In a surprising reversal of some unwritten rule of theatre, instead of beautiful, young female bodies, it’s the older men who disrobe during the performance. While the lighting (mostly) obscures, we are left wondering why they stripped down and carried their clothes with them while exiting the stage. Perhaps that exposure of older male bodies on stage in the twenty-first century is reason enough, or perhaps this re-enforces the sense of helplessness and vulnerability of these men and perhaps of us all. Vershinin exemplifies this idea. He is played from a wheelchair in this production. While usually seen as an alpha male, a handsome officer (albeit with a needy wife), his offstage “weakness” is here made visible. He may do wheelies with his chair in anger and frustration, but like the sisters, he too is stuck, limited, as we all are, in this pandemic world. 

There are other surprises, such as  occasional blaring bass notes vibrating off the mirrored wall (and our ribcagesthe sound literally entered our bodies). The already reflected images on stage thus became further blurred and distorted—like a fun-house mirror. There is some frenetic dancing and shouting that replaces many monologues. The actors writhe on the floor, alone or in a scrum, where love is expressed or rejected.  But there are also long silences, in keeping with Perceval’s belief in the “spiritual path that theatre follows is toward a rejection of all concepts, questions and answers, toward the acceptance of silence” which certainly encourages contemplation of the ambiguities and indeterminacies of this play.  

This is a Three Sisters filleted and displayed, turned inside out, exposing the organs, reflecting the inner workings of the play, just as the flats and the jacks reveal the bones of the stage set. We are both inside and outside, looking sometimes at the actors, sometimes at their reflection, behind the scenes, listening, but also accepting silence. Thanks to the Belgian director Luk Perceval’s mind and the Polish actors of TR Warszawa at work on this great classic text, we see and hear both more and less in the play than we thought possible. Yet we are forced to realize that there can be no final resolution, no complete, startling epiphany, only bits and pieces of insight and that is more than enough.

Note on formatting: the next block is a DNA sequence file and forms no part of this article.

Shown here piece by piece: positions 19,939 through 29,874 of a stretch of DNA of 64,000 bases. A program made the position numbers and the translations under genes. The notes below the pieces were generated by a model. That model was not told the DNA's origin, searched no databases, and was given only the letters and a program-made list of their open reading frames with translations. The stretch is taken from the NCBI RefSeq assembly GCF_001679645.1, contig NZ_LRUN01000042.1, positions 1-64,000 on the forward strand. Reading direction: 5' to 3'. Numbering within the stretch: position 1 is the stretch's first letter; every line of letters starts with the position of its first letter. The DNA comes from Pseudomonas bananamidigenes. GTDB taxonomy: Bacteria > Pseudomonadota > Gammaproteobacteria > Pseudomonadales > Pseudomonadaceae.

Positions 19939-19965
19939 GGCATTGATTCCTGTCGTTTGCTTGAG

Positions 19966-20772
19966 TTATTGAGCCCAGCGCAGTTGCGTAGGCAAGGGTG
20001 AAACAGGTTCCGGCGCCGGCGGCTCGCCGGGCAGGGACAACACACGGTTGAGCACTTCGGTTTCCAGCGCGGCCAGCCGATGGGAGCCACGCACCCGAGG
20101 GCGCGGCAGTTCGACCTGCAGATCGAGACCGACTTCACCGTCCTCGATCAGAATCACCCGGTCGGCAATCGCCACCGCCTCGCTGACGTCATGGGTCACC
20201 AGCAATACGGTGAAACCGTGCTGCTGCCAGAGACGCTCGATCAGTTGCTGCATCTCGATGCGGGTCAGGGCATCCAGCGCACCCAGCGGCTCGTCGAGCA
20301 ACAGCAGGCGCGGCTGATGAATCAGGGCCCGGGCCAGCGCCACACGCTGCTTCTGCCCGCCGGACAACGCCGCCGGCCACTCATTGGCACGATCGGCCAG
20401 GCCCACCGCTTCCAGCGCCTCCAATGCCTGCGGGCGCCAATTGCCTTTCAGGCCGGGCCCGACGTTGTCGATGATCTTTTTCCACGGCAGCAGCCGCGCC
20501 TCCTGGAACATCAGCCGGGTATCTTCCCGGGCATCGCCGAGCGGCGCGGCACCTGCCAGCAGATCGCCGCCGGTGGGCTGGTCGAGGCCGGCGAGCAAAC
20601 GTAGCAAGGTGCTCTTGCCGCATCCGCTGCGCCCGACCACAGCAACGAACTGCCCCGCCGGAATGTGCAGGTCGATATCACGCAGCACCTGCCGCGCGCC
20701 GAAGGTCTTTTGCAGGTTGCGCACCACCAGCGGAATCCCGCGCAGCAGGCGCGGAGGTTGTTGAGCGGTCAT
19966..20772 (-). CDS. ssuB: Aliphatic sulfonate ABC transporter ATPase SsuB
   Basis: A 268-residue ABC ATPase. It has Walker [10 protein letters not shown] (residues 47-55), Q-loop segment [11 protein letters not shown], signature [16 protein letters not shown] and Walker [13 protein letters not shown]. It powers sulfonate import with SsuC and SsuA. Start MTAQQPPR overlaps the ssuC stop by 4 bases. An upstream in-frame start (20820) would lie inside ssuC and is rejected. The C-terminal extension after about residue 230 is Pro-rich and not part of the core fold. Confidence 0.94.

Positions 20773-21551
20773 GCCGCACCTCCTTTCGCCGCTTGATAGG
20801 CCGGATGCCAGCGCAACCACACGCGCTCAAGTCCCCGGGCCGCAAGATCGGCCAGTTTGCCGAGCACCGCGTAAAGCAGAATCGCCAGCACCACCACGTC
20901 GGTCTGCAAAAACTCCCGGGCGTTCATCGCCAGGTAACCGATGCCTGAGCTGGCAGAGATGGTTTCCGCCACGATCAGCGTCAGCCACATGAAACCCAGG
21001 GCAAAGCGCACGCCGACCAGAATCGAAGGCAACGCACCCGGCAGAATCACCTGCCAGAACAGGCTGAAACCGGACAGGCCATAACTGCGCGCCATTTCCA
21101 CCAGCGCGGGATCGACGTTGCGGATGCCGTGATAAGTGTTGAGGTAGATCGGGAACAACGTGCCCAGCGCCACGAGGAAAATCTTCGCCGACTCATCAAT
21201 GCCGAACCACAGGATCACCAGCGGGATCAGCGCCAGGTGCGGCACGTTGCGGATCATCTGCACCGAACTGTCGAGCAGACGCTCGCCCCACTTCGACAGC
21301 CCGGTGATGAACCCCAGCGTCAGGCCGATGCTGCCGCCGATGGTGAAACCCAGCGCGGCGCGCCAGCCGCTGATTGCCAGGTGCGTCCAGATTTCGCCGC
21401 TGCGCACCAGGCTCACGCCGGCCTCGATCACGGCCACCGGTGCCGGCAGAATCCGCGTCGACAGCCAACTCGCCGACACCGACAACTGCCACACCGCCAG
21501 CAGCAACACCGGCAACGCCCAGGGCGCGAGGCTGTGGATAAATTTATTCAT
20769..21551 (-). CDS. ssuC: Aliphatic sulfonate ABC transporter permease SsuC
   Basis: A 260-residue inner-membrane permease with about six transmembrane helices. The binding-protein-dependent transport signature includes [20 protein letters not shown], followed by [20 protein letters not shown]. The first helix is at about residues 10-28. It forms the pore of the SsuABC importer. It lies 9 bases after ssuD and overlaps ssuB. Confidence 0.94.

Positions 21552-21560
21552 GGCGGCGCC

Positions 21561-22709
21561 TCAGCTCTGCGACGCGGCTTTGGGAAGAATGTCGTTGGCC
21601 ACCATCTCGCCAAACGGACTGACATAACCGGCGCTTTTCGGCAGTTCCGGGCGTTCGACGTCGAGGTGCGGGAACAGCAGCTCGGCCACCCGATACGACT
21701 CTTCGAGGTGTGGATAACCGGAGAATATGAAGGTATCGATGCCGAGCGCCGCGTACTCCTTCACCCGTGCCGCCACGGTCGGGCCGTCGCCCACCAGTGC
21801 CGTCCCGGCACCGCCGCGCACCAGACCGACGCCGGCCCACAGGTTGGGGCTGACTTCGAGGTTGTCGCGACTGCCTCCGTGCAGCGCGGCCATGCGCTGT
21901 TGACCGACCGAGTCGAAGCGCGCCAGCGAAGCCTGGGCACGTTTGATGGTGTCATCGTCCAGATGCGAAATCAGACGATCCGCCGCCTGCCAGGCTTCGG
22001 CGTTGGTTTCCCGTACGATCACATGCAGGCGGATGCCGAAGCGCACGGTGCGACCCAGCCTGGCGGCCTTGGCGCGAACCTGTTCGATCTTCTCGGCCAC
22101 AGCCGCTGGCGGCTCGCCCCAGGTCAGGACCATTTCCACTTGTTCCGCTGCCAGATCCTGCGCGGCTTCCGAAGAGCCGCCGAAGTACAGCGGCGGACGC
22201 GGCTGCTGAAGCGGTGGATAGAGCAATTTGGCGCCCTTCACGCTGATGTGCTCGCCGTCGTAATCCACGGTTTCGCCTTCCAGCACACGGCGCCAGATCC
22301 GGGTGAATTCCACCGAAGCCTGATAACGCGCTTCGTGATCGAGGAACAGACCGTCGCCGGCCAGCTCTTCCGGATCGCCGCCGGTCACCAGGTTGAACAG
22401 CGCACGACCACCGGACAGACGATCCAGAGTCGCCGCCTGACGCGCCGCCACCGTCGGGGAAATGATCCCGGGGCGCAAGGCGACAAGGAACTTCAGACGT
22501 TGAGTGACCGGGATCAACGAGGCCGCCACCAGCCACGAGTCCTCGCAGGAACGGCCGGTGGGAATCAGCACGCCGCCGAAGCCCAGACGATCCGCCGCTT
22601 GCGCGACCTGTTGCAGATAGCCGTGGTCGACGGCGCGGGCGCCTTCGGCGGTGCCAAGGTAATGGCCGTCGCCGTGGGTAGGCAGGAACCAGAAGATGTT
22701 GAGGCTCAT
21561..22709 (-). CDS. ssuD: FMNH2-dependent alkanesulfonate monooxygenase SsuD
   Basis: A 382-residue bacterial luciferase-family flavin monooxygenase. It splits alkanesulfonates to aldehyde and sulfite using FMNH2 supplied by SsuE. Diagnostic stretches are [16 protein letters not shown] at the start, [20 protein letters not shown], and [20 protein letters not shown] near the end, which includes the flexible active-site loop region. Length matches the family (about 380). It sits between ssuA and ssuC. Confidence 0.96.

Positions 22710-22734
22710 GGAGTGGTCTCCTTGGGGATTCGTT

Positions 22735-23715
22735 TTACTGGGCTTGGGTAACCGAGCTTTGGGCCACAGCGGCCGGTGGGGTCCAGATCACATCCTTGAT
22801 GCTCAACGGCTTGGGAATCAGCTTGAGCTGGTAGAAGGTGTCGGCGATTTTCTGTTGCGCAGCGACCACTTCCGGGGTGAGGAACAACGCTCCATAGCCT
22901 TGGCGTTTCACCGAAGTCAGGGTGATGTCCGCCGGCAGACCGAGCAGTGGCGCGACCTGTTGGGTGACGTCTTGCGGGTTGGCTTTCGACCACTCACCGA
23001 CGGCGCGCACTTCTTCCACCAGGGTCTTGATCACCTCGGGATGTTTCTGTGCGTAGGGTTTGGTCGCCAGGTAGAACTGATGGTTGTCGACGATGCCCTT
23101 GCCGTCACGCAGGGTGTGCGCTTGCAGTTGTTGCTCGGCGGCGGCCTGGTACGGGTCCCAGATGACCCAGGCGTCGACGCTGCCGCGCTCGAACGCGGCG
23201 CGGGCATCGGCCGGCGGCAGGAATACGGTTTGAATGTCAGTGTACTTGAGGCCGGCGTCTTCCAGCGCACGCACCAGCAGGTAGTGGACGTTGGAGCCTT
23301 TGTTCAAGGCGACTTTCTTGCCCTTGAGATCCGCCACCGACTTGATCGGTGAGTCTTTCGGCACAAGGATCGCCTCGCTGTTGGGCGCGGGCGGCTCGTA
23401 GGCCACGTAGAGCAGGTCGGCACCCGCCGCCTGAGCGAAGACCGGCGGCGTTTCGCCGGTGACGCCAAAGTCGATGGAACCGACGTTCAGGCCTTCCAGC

In the end, we were reminded once again why we keep returning to live theatre.

Chris Rzonca has written about the Polish writer Andrzej Bobkowski (Polish Review, forthcoming) and other performances and theatre-related events in Poland for European Stages. His photographs have appeared in KwartalnikArtystyczany. Currently, he teaches writing as part of the Liberal Studies curriculum at New York University.

European Stages, vol. 16, no. 1 (Fall 2021)

Editorial Board:

Marvin Carlson, Senior Editor, Founder
Krystyna Illakowicz, Co-Editor
Dominika Laster, Co-Editor
Kalina Stefanova, Co-Editor

Editorial Staff:

Alyssa Hanley, Assistant Managing Editor
Emma Loerick, Assistant Managing Editor

Advisory Board:

Joshua Abrams
Christopher Balme
Maria Delgado
Allen Kuharsky
Bryce Lease
Jennifer Parker-Starbuck
Magda Romańska
Laurence Senelick
Daniele Vianello
Phyllis Zatlin


Table of Contents:

  1. Berliner Theatertreffen Fights to Survive as Live Theatre Adapts to World Conditions by Steve Earnest
  2. Cultural Passport for Piatra Neamț Theatre Festival 2021 by Oana Cristea Grigorescu
  3. We See the Bones Reflected: Luk Perceval’s 3STRS in Warsaw, 2021 by Chris Rzonca
  4. Festival Grec 2021 by Maria Delgado and Anton Pujol
  5. Report from London (November – December, 2019) by Dan Venning
  6. A National Theatre Reopens by Marvin Carlson
  7. In Memoriam: Mieczysław Janowski, 1935 – 2021 by Dominika Laster
  8. In Memoriam: Jerzy Limon, 1950–2021 by Kathleen Cioffi
  9. In Memoriam: Marion Peter Holt



Martin E. Segal Theatre Center:

Frank Hentschker, Executive Director
Marvin Carlson, Director of Publications
©2021 by Martin E. Segal Theatre Center
The Graduate Center CUNY Graduate Center
365 Fifth Avenue
New York NY 10016

European Stages is a publication of the Martin E. Segal Theatre Center ©2021